Gokurakuji Temple, located on top of Gokurakuji Mountain at 661 meters
elevation, belongs to the Shingon Buddhist sect. According to the temple's
history, Gyoki, on an ascetic exercise, sculpted Senju Kannon (the thousand-
armed goddess of mercy) in a big cedar on this mountain. Kobo-daishi (a monk)
held a consecration ceremony to the Kannon image in 806. In the medieval era,
the Fujiwara family, feudal lords of Obi Castle, the Ouchis and the Moris were
among the supporters of the temple.
The main hall, hondo, was reconstructed by the Moris in 1562. It was
constructed in the well-balanced Heian era style. The purline, whose length of
beams and space between girders is 5.5 meters, follows the Zen Buddhist temple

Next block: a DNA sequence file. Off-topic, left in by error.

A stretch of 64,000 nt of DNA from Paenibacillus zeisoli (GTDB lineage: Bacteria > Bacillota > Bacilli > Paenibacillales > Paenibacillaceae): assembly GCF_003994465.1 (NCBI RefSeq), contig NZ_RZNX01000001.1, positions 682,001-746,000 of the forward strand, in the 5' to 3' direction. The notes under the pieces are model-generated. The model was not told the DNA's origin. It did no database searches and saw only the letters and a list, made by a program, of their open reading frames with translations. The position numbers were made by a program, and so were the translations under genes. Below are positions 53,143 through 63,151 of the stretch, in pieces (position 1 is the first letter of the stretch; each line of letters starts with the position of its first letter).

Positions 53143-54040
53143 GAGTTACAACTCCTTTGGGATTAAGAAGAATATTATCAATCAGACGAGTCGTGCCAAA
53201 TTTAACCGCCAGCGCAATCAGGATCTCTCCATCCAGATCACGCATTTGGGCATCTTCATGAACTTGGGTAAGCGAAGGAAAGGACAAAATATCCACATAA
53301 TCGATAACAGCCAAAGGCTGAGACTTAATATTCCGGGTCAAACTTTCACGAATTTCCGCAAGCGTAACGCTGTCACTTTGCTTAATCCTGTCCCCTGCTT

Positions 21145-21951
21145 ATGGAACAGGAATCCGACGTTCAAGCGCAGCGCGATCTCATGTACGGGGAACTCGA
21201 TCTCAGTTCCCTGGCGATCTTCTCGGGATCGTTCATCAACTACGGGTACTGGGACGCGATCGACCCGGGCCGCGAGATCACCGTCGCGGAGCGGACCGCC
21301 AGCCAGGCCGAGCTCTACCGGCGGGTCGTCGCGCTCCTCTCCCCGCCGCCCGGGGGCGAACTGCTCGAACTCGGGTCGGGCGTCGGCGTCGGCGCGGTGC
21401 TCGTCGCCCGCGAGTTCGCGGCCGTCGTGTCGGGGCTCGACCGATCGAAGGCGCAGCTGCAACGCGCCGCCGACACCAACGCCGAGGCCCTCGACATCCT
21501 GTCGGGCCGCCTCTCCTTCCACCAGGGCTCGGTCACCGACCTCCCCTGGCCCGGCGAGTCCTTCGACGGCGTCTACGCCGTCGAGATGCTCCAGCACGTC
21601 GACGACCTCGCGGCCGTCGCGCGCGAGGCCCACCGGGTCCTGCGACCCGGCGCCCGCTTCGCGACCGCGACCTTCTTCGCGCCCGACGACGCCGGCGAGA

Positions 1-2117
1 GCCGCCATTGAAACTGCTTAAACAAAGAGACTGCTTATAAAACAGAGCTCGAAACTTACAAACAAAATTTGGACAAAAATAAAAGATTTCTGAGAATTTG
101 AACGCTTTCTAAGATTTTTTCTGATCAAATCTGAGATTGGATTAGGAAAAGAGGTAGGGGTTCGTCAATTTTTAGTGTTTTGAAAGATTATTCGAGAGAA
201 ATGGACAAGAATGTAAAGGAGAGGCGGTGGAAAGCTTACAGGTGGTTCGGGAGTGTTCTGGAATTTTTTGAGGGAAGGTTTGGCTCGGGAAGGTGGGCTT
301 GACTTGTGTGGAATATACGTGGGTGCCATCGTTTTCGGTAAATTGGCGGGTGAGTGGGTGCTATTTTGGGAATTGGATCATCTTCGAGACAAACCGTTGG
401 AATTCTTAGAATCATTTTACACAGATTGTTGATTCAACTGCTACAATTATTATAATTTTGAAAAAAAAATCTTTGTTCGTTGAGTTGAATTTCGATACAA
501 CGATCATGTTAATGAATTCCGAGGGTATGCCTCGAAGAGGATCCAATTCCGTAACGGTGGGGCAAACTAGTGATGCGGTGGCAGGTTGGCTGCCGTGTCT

style. Its square roof covered with shingles has the original Japanese style of
extra roof (mokoshi) underneath. The copper gong found in the temple's
collection has a cast inscription dated 1493. It is believed to have been hanging
in the former building.
The Nyorai image in the small hall was carved and donated by believers who
had emigrated to Hawaii before 1906 but lived there with a longing for their
Ja no Ike, snake pond, is located north of the temple. The pond, surrounded
by mountains 600 meters high, is about ten thousand square meters in area. The
area includes a natural forest of firs where wild bird song can be heard. The
forest has been designated and preserved as a citizens' forest. It is said that
people used to cut natural ice out and make freeze-dried tofu there.
Many people join the crowd at the spring festival of Gokurakuji Temple (Photograph taken circa 1994)
The god of Hayatani Shrine in Kamihera is recorded as Akihayatama no Mikoto, the founder of Aki Province. The Hayatani god rose to a higher rank than the Itsukishima (Itsukushima) god in the early Heian period. However, Itsukishima Shrine gained power with the support of the Taira family and became Aki Ichi no Miya, the head shrine in Aki Territory. Since then, Hayatani Shrine has been called Ni no Miya, the second shrine.